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Stuff your mouth, not the ER: Hospital reps offer tips for a safer Thanksgiving

By Jamie Lampros - Special to the Standard-Examiner | Nov 22, 2021

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When cooking a turkey for Thanksgiving, make sure the meat is cooked to the proper temperature to avoid the risk of food poisoning.

Thanksgiving is one of the busiest days of the year in the emergency room, where people are treated for everything from exploding turkeys to food poisoning.

According to the U.S. Consumer Product Safety Commission, cooking fires remain the No. 1 cause of residential fires on Thanksgiving. The data shows an average of 1,700 cooking fires a year, more than three times the average number of cooking fires on any other day. In addition, around 36,000 people are treated in the ER on turkey day.

“Thanksgiving Day and the holiday season as a whole is a very dangerous time for our emergency services, more so in the evening after everyone has eaten,” said Heather Christensen, director of emergency services for Ogden Regional Medical Center’s Pleasant View Emergency Center. “One of the reasons we commonly see patients on Thanksgiving is stomach and chest pain complaints.”

Christensen said those pains are mostly due to overeating or eating something that didn’t sit right. Although heartburn and indigestion can create painful side effects, Christensen said it’s still best to go to the ER to make sure it’s not something more serious.

Dr. Cameron Symonds, emergency room physician at Intermountain Healthcare’s Utah Valley Hospital, Spanish Fork Hospital Emergency Services and Orem Community Hospital, said turkey carving cuts are probably the most common injury seen on Thanksgiving.

“A lot of people have fingertip cuts,” he said. “People just need to try to be careful about proper knife handling and try not to get distracted while they’re carving the turkey.”

Other reasons people end up in the ER include food poisonings, burns, overeating, overexerting, car crashes, recreational accidents, over-indulgence of alcohol, and slips and falls. Christensen even had a badly burned patient from an exploding turkey cooked in a deep fryer.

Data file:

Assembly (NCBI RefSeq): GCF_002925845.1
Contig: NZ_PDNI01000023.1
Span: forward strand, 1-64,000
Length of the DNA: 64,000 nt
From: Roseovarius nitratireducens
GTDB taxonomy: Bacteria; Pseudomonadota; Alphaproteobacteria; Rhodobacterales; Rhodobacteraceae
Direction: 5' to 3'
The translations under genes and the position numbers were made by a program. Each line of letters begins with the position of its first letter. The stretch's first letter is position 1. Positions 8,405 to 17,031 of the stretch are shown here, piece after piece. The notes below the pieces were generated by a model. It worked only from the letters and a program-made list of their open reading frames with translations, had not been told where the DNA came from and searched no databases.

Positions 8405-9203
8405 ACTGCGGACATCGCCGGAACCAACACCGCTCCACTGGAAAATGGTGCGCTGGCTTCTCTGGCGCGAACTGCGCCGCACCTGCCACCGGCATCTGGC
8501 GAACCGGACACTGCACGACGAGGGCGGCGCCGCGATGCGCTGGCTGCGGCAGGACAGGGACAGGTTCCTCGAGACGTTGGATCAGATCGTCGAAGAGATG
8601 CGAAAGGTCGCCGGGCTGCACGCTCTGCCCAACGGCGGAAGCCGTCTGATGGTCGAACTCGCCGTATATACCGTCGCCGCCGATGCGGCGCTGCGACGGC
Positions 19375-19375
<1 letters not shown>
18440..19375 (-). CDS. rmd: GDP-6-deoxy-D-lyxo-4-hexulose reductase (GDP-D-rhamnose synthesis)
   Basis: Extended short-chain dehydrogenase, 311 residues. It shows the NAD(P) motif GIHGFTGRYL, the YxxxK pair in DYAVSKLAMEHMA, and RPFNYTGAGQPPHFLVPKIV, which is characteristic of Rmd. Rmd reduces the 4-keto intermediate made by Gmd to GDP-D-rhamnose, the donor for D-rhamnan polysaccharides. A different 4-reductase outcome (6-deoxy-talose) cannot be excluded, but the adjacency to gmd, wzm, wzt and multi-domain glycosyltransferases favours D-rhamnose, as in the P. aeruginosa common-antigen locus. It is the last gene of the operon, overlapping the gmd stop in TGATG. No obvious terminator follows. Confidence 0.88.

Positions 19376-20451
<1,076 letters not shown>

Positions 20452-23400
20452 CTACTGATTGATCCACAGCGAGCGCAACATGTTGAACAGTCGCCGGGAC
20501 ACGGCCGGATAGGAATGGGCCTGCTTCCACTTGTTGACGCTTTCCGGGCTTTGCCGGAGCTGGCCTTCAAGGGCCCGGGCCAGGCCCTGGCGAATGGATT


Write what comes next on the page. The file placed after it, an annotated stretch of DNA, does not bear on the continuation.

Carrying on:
“You have to be very careful to ensure the turkey is completely thawed and not retaining any water when you prepare it this way,” she said.

Christensen said it’s also important to drink plenty of water between alcoholic drinks and use a designated driver to get yourself home.

“We also unfortunately treat people injured in domestic violence events,” Christensen said. “Family tensions can run high at holiday celebrations and we see injuries that are the results of fighting. Avoid controversial issues or known triggers that could cause disagreements. Leave if it’s getting too tense or heated.”

Christensen and Symonds both see a lot of sprains, fractures, broken bones and concussions from football injuries or other contact games, and a small percentage will end up with heart issues because they aren’t as fit as their activities demand. Symonds said he once treated two people with Achilles tendon tears participating in recreational activities.

“Our trauma teams also receive a lot of patients traveling on the (Interstate 15) corridor and if the weather is good we receive a lot of the outdoor recreational injuries from the central and southern part of the state,” Symonds said.

If you don’t want to end up with salmonella or another form of food poisoning, cook your stuffing outside of the turkey, sanitize surfaces, don’t let food sit out, make sure your turkey is cooked all the way through and refrigerate leftovers within two hours, both health care workers said, and be careful with hot things such as ovens, plates, food and liquids, which can cause very serious burns.

“Make sure your gathering place is visitor friendly,” Christensen said. “It should be well lit at all times. Pay attention to hazards on the floor like water from weather or other liquids. Remove or secure rugs. Be careful with stairs, doors, tables and folding chairs. Always secure all medications and firearms out of sight and preferably lock them away so visitors, especially children, cannot get into them.”

Symonds said COVID-19 is still high in Utah, so it’s important to think of people’s health risks.

“Getting into the holidays, those at risk should be cautious around large gatherings,” he said. “But despite our hospitals being full, we work very hard to be ready for people with heart attacks, strokes, broken bones and other acute problems. Don’t be afraid to come to the hospital. We will see you and help you.”

Christensen also said to remember any family and friends who might not have anywhere to go on Thanksgiving.

“This is a health issue. Invite them to your celebration if possible or at least call or check on them to help keep them safe and feeling like they are included,” she said. “We are always ready to care for you when you need treatment, and my strongest advice is not to avoid or delay emergency care when it’s needed. We are here to help.”


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